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April 1, 2003

Computers Eliminate Trading Jobs

By John A. Byrne

Fancy new computer programs may be putting trading jobs at more risk than the bear market. That's because the growing use of algorithms and computer-driven trading is undermining the human intermediary, according to Scott Thornton, a buyside trading executive at the Los Angeles-based Trust Company of the West.

These technological advances are forcing the concentration of commissions dollars into a smaller group of desks. This change will reduce the number of traders employed within five years, Thornton predicted.

Over this period, the average buyside desk will handle more commission dollars as the changes work through the industry. He noted that the average trader - at firms with assets of more than $10 billion - each handled about $8 million last year in commissions, according to an industry survey.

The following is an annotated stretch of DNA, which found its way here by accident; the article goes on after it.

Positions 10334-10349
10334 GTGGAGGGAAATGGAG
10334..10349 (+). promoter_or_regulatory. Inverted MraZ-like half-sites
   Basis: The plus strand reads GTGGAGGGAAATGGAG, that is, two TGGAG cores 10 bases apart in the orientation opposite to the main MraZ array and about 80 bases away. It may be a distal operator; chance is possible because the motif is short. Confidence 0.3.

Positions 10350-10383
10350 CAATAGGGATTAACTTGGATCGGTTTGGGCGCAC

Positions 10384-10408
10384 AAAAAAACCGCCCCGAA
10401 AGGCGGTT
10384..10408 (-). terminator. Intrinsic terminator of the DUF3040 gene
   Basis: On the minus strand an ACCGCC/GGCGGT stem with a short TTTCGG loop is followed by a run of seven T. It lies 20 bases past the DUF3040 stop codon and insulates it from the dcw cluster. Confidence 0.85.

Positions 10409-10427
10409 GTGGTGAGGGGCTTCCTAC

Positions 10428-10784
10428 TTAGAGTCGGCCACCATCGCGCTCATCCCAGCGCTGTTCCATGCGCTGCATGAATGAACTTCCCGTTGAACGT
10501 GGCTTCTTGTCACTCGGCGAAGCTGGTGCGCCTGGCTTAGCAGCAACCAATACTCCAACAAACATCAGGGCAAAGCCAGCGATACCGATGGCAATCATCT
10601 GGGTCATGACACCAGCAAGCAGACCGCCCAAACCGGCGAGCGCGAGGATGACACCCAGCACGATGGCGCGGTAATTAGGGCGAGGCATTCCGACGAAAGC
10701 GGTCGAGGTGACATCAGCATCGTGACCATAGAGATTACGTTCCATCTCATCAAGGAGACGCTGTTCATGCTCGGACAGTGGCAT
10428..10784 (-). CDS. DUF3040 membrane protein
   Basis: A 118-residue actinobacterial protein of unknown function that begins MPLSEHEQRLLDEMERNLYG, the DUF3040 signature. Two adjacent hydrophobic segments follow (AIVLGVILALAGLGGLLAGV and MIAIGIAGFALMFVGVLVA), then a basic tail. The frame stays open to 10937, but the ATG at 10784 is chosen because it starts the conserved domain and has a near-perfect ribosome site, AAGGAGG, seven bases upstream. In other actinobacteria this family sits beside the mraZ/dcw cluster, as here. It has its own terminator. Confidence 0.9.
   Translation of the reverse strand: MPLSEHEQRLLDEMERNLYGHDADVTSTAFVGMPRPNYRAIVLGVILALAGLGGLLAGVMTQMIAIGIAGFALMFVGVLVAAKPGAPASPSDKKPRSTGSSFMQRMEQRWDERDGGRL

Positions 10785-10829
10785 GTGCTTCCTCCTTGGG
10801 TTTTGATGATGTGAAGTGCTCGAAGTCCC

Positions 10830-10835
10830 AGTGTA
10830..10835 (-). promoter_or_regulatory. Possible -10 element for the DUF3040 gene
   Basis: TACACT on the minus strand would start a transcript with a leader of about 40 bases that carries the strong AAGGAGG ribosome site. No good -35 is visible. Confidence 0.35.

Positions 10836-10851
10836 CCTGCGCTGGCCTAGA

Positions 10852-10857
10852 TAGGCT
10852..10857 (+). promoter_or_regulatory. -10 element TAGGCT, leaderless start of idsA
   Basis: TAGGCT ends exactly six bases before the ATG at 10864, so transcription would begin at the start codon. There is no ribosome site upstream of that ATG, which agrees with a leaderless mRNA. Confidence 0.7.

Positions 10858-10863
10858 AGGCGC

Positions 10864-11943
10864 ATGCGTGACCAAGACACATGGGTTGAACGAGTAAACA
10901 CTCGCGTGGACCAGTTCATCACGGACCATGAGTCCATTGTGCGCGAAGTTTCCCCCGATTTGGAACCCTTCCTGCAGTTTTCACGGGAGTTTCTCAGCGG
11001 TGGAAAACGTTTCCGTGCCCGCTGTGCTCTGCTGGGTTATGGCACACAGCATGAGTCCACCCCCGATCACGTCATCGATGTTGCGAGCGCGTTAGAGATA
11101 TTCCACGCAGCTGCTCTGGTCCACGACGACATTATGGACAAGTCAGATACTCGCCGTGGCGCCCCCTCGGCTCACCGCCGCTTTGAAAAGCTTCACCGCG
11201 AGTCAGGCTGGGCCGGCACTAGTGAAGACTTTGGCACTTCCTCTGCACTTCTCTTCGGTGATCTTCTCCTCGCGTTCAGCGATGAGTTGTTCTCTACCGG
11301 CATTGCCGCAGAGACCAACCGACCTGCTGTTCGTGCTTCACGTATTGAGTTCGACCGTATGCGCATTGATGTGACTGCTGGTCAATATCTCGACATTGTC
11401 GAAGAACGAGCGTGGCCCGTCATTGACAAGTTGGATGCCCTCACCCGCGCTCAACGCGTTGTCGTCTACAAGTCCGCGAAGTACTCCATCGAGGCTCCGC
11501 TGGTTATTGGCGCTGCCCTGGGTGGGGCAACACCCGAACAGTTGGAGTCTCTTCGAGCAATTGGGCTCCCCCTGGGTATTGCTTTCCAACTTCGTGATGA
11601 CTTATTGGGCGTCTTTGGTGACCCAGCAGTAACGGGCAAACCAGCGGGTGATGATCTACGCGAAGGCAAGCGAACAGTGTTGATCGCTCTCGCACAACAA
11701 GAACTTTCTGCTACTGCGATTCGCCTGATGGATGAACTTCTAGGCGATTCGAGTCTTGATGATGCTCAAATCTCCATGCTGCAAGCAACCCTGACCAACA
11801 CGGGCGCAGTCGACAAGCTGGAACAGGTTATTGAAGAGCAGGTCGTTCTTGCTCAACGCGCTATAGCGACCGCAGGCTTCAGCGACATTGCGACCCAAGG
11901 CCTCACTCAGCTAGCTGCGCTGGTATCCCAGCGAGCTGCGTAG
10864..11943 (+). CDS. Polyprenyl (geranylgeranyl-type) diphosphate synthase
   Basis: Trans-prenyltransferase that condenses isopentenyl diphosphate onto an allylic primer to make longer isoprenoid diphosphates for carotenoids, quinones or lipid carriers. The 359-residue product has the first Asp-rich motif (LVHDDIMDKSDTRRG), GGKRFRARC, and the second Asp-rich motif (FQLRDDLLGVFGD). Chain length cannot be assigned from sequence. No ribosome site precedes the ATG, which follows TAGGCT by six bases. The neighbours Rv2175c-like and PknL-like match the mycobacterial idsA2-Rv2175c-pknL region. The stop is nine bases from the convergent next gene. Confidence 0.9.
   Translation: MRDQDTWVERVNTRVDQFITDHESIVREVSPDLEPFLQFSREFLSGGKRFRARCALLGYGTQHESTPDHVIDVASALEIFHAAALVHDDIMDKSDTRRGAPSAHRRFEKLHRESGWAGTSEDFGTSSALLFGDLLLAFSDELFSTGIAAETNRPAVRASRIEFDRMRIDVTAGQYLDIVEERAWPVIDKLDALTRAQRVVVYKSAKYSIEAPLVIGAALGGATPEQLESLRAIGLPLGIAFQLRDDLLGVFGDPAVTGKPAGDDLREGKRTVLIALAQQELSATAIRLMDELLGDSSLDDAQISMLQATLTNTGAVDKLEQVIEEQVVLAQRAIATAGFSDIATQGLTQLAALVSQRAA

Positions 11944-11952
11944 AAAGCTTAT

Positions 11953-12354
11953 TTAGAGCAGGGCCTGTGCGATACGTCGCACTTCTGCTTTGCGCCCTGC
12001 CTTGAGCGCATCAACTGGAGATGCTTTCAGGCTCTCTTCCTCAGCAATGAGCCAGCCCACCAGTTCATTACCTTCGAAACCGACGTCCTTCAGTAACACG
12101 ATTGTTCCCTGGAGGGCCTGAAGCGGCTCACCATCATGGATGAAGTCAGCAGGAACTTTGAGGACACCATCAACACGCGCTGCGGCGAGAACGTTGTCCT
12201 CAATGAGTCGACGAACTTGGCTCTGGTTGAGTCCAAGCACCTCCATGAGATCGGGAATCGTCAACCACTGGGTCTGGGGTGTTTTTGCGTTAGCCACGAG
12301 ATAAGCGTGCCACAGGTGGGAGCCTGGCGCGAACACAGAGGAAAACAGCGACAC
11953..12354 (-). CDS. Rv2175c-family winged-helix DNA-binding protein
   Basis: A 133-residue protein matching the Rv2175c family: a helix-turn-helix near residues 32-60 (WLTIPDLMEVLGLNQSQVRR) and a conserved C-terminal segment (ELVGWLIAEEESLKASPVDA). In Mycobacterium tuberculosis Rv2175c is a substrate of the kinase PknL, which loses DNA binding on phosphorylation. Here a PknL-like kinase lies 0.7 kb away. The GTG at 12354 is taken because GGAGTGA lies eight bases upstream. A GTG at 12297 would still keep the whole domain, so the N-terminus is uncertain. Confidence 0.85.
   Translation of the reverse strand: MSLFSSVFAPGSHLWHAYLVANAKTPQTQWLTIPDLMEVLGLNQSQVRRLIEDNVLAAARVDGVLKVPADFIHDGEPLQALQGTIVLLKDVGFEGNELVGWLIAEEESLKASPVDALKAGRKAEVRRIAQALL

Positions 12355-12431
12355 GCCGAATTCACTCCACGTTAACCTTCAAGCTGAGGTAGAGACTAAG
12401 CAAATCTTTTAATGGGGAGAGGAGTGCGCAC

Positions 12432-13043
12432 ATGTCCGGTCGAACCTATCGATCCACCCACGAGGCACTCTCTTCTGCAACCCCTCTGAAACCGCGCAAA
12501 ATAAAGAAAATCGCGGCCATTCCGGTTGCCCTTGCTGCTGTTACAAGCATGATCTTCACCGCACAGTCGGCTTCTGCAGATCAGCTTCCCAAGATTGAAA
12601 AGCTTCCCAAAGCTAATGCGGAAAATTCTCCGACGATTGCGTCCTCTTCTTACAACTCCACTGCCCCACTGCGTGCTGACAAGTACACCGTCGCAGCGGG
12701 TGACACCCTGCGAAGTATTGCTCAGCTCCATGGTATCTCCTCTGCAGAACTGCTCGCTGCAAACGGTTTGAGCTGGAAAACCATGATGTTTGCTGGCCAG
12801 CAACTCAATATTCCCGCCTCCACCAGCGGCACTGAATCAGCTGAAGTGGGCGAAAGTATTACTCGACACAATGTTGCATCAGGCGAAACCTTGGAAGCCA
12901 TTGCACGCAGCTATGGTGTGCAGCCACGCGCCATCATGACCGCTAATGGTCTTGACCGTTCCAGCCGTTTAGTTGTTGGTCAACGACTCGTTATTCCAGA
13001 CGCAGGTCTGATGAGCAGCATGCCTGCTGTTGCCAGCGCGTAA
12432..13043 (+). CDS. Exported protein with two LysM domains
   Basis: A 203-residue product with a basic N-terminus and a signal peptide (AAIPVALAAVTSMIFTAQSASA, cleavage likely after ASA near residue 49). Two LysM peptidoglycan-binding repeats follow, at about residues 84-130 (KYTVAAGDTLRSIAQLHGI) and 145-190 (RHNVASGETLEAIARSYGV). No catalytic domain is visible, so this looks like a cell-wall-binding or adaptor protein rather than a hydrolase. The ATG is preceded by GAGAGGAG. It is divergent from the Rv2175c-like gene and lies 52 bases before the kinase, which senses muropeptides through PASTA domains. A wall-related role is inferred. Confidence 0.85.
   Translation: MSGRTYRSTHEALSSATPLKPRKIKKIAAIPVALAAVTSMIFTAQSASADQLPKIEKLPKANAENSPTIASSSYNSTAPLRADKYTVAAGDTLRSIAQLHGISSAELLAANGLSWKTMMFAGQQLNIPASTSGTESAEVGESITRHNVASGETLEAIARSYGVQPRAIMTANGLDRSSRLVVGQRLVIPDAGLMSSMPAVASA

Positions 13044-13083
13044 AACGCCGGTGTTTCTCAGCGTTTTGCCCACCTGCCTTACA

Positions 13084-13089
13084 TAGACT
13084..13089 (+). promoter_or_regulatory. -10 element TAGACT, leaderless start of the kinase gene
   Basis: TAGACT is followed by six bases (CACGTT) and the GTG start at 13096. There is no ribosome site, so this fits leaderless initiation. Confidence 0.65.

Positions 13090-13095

"Buyside traders roles are going to change," Thornton told a panel at the annual conference of the Security Traders Association of Los Angeles. Traders who do not adapt will become "dinosaurs," he said. "Traders will have to become part of the investment decision process like the PM. Calls to the desk will have to be information-oriented."